Traffic Lights redux

As I’m done bashing MBOs (for now), I might as well revisit my long-standing concern with the ubiquitous red/yellow/green traffic light metaphor. While the metaphor is intended as a simple summary of performance (green = good, red = not good), for most business situations three levels of performance are not enough to truly judge results. A simple – but compelling – example of this disconnect came from a recent exercise in helping a sales team design their MBO targets.

This team designed a dashboard that showed each region’s and individual contributor’s achievement versus sales quota (ie. the target). They recognized performance should be compared against quarterly targets, not just yearly ones. However, because quotas varied widely by individual and region, sales management didn’t want to display actual or target values but rather an “at a glance progress towards goals.”

When I arrived on the scene, the team was struggling with how to systematically convert these values into colors without relying on manual intervention. Using my terminology, they needed a grading system.

The team had used a simple device that leveraged the fact that the business plan was based on an average sales rep achieving 85% of their quota: 100%+ achievement was green, 85%+ was yellow and below 85% was red. However, sales organizations typically have an incentive or accelerator that is invoked for achievement at a threshold (such as 120%) above quota. This grading system failed to distinguish between these overachievers and those who met their quota.

After a brief discussion, we concluded that this scheme also masked an issue with low performers. In this organization, some fraction of the sales reps achieve less than 50% of their target for several quarters in a row and are put on a sales improvement plan. Failure to fix their performance can lead to termination. Grading these low performers the same as those who achieved 84% of their quota (nearly the expected performance) was both unfair and inaccurate.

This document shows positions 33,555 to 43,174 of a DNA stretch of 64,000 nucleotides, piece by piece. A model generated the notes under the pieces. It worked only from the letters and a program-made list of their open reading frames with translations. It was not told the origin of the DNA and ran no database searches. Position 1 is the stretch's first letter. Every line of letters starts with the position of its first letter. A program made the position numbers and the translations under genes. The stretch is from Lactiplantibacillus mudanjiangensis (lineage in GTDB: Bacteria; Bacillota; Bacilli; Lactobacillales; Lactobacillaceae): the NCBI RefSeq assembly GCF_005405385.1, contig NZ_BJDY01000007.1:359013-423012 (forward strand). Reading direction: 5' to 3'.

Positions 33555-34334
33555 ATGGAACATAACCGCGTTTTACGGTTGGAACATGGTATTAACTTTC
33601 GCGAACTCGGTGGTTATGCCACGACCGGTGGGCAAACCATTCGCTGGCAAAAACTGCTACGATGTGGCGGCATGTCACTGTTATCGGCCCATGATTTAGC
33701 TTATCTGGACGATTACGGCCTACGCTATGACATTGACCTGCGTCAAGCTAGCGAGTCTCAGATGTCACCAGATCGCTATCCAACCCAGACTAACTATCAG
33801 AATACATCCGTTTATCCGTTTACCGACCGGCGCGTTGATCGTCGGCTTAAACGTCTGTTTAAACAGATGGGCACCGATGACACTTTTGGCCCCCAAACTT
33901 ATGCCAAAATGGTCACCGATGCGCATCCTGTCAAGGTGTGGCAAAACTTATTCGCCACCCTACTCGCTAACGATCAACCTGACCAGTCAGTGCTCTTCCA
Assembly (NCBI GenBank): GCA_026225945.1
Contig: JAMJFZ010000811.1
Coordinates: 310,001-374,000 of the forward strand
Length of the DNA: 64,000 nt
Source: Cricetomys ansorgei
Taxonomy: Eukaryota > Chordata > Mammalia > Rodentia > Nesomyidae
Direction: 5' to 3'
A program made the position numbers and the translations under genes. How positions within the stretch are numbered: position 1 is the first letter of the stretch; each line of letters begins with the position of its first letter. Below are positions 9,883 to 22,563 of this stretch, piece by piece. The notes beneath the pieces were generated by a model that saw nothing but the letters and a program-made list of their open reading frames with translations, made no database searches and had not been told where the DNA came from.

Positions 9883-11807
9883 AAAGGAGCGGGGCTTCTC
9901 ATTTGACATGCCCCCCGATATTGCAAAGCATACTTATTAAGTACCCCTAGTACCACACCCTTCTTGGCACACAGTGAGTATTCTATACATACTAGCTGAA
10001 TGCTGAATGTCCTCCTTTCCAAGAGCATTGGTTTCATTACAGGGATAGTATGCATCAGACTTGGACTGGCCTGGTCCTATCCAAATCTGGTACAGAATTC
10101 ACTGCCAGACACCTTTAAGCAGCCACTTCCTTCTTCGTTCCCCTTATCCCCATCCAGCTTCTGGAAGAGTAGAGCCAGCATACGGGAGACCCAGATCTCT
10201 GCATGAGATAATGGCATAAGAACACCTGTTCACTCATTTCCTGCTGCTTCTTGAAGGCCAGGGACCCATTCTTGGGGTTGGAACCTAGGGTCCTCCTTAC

Given the predominance of the traffic light metaphor, the team continued to struggle to come up with a three color grading system until I reminded them that a traffic light is only designed to cover two outcomes: proceed or stop. The third color – yellow – signifies a transition from green to red but doesn’t create a new potential outcome. More on this here.

In our example, we wanted at least three separate outcomes (performance improvement plan, track earned commissions, engage accelerators) and possibly a fourth (notify achievement of quota). Clearly, we needed more than three states and more than three colors. We explored a variety of metaphors (Harvey balls, emoticons, thermometers) but the organization wanted something close to the classic red/yellow/green traffic light. In the end, we decided to keep the colors but get rid of the stacked lights, as in this design: 

Sales Performance gauge

The corner cases are clearly handled: over-achievement is dark green while improvement plans are dark red. Furthermore, those “close to” the expected average are graded yellow, even though they haven’t reached it yet. This scheme is simple enough to explain to an individual contributor but provides enough granularity to judge performance.

What do you think?

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4 Responses to Traffic Lights redux

  1. Mo Ghanem February 27, 2009 at 12:18 pm #

    To me; Traffic Light is a way to indicate where there is a problem and where to pay more attention. For example; if I see a “red” light on a KPI, I would want to drill-down to get the full picture. I like the extra granularity your solution provides. However, 12-15 of these on a single dashboard might get overwhelming. Traffic light can point you quickly to the area where performance is lacking. A 2nd or 3rd level of granularity should also be provided. How much time you spend drilling down to the contributing factors and root causes, should be left up to the user

    • Jonathan February 27, 2009 at 1:59 pm #

      Thanks Mo. I worry about 12-15 KPIs on a dashboard and instead recommend 5-8. I don’t think humans can understand the trade-offs between that many KPIs. Also, as I mention in my next post, I don’t recommend looking at red KPIs but rather those that are trending down.

  2. John Gregor January 16, 2010 at 6:17 pm #

    Adding a trend indicator to that graphic looks like it would be pretty easy and not too cluttering – just put a bit of a “motion blur” effect to one side of the needle or the other to indicate the direction of movement. The wider the blur, the more movement of the trend over the unit of time.


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